Joshua Clark

Joshua Clark, founder of Light of New Orleans Publishing, edited Louisiana in Words, French Quarter Fiction, and other books, and his writing and photographs appear in many newspapers and magazines. He covered New Orleans in Katrina's aftermath for Salon.com and National Public Radio.

Books by this Author

Try it. Right now. Picture the lights going off in the room you’re sitting in. The computer, the air conditioning, phones, everything. Then the people, every last person in your building, on the street outside, the entire neighborhood, vanished. With them go all noises: chitchat, coughs, cars, and that wordless, almost impalpable hum of a city. And animals: no dogs, no birds, not even a cricket’s legs rubbing together, not even a smell. Now bump it up to 95 degrees. Turn your radio on...

Video

Heart Like Water, A New Book By Reporter Joshua Clark

A look at Heart Like Water, written by Joshua Clark.

My Life in 8 Words

Author Revealed

Q. What is your motto or maxim?

A. Do.

Q. Which living person do you most admire?

A. Anyone who has returned to New Orleans, and all those that are not able to.

Q. What is your biggest pet peeve?

A. People who would rather be an unnecessary critic, than a supporter of someone.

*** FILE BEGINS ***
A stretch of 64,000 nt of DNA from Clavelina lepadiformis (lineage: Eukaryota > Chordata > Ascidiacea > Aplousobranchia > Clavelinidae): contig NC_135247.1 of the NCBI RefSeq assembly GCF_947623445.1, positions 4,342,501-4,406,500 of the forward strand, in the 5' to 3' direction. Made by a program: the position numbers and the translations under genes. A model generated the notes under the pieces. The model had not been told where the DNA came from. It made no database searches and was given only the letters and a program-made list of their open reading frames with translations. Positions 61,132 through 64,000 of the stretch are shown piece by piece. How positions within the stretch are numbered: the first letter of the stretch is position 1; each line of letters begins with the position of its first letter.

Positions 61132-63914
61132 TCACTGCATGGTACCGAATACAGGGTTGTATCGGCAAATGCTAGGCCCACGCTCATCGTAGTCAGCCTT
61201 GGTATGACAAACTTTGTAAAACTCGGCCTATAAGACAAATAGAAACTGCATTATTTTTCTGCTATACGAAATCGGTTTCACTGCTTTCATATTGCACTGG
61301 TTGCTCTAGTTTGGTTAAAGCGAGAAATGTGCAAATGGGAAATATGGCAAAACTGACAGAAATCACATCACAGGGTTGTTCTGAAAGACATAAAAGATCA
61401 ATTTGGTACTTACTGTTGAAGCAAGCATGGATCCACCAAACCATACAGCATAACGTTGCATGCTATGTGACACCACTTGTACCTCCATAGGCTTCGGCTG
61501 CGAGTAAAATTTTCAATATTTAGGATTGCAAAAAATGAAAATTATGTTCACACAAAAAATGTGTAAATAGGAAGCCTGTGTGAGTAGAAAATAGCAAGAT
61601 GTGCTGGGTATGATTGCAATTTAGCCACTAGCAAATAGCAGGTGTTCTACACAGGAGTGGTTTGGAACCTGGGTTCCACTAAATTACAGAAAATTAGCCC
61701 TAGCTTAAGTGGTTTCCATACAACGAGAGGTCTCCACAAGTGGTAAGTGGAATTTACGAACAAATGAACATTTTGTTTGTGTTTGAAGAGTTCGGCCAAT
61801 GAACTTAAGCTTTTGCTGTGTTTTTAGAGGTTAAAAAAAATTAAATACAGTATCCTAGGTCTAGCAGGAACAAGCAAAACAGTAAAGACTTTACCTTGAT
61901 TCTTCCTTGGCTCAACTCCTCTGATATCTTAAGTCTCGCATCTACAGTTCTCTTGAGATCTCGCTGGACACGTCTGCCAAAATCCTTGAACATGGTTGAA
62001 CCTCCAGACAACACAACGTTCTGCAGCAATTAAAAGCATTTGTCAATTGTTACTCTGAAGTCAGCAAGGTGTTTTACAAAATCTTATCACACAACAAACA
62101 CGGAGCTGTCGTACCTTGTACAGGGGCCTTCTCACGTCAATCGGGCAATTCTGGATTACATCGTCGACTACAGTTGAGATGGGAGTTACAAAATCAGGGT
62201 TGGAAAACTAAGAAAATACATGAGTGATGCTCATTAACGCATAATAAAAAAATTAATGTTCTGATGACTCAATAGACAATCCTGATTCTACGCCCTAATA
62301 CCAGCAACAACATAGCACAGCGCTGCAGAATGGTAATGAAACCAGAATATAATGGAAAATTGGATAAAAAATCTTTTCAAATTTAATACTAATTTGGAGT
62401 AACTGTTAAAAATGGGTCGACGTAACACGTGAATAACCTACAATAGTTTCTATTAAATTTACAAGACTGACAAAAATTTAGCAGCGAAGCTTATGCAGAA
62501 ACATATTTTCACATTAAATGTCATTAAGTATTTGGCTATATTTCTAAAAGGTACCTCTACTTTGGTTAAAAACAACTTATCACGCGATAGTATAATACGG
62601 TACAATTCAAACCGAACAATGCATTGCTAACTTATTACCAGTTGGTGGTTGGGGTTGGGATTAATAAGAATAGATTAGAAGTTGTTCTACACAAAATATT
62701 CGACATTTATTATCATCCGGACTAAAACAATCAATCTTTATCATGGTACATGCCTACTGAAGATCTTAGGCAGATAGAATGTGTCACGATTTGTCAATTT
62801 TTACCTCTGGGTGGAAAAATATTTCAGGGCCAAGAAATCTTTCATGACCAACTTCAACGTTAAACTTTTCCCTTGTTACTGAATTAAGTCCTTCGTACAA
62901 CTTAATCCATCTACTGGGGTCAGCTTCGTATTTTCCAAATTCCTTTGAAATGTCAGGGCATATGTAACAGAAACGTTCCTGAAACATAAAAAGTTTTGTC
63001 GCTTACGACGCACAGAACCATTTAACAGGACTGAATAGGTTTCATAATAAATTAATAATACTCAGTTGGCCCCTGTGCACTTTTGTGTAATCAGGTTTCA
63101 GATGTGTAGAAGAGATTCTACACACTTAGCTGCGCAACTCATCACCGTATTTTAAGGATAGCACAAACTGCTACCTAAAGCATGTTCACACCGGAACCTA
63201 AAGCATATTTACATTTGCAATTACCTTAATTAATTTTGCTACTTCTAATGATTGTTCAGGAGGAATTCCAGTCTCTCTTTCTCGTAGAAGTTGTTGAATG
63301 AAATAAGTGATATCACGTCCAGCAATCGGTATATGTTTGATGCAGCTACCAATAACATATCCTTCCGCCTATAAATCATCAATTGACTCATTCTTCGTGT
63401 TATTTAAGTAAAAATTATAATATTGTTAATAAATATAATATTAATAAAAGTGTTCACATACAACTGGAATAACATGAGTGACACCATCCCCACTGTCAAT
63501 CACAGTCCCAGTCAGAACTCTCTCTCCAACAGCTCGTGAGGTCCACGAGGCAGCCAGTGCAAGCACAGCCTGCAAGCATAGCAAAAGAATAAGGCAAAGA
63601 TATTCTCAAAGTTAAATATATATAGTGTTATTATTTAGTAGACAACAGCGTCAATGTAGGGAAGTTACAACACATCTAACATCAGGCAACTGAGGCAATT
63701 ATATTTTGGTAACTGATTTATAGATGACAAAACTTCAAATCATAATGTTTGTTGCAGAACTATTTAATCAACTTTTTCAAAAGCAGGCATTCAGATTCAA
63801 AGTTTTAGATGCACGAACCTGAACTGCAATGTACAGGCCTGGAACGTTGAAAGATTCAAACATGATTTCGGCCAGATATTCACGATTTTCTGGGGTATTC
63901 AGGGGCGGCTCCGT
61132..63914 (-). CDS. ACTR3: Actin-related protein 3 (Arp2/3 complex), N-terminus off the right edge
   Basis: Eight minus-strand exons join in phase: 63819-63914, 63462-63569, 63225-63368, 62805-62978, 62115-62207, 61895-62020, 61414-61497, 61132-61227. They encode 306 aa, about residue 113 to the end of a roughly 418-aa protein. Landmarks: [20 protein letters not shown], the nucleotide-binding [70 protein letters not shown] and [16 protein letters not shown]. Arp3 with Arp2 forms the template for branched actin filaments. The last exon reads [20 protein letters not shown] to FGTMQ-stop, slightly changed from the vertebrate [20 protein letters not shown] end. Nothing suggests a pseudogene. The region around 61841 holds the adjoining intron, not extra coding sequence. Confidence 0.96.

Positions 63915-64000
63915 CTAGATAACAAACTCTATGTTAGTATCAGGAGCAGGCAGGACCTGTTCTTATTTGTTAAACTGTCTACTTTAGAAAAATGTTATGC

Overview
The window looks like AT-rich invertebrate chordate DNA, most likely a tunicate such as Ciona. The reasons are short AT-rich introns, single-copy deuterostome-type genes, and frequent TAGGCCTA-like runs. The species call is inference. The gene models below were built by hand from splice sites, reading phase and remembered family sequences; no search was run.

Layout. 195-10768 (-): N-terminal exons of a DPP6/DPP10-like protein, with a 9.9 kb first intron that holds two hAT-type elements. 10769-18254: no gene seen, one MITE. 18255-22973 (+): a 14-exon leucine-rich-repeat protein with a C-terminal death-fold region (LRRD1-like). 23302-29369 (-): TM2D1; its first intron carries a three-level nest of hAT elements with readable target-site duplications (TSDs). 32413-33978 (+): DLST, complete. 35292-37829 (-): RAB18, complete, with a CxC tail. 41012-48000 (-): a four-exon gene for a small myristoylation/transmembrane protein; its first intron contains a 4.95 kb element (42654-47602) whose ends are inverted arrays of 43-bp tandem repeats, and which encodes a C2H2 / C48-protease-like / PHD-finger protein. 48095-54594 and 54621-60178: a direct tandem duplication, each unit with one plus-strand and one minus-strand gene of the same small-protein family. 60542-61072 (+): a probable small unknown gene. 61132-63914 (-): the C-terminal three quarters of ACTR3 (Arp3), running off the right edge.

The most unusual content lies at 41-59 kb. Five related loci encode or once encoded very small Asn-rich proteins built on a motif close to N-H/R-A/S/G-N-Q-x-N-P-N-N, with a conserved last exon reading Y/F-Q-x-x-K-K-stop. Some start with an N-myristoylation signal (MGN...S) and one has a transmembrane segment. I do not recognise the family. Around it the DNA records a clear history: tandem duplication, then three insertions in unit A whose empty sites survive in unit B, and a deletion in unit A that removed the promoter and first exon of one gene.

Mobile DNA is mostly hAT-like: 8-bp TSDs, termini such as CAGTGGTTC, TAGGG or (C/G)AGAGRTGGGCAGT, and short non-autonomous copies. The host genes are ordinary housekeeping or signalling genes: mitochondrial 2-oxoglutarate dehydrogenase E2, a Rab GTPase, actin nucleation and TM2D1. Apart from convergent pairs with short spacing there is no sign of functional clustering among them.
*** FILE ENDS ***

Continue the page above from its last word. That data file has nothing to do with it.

Q. What’s your best quality?

A. Not being an asshole sometimes.

Q. What is your greatest achievement?

A. Giving people voice through my words.

Author Voices

March 17, 2009

Finally I cry. When for so long there was no time but to hold tight to the smile. Four years after the planes fell out of an ordinary September sky and the fire came to America, the water came to New Orleans. This time, sky shook the Earth, ocean rose above the land, and water filled eight-tenths of our city like it does the human heart.

 

Clouds shifting through attic roofs, through all the holes that could only have been made with little fists from the inside. The moaning houses, once homes, people crawling through them, collapsed like cardboard boxes, upon their first return. An amethyst sky holding its line against ash land once... see more

November 11, 2008

Finally I cry. When for so long there was no time but to hold tight to the smile. Four years after the planes fell out of an ordinary September sky and the fire came to America, the water came to New Orleans. This time, sky shook the Earth, ocean rose above the land, and water filled eight-tenths of our city like it does the human heart. Clouds shifting through attic roofs, through all the holes that could only have been made with little fists from the inside. The moaning houses, once homes, people crawling through them, collapsed like cardboard boxes, upon their first return. An amethyst sky holding its line against ash land once towns, barren and... see more

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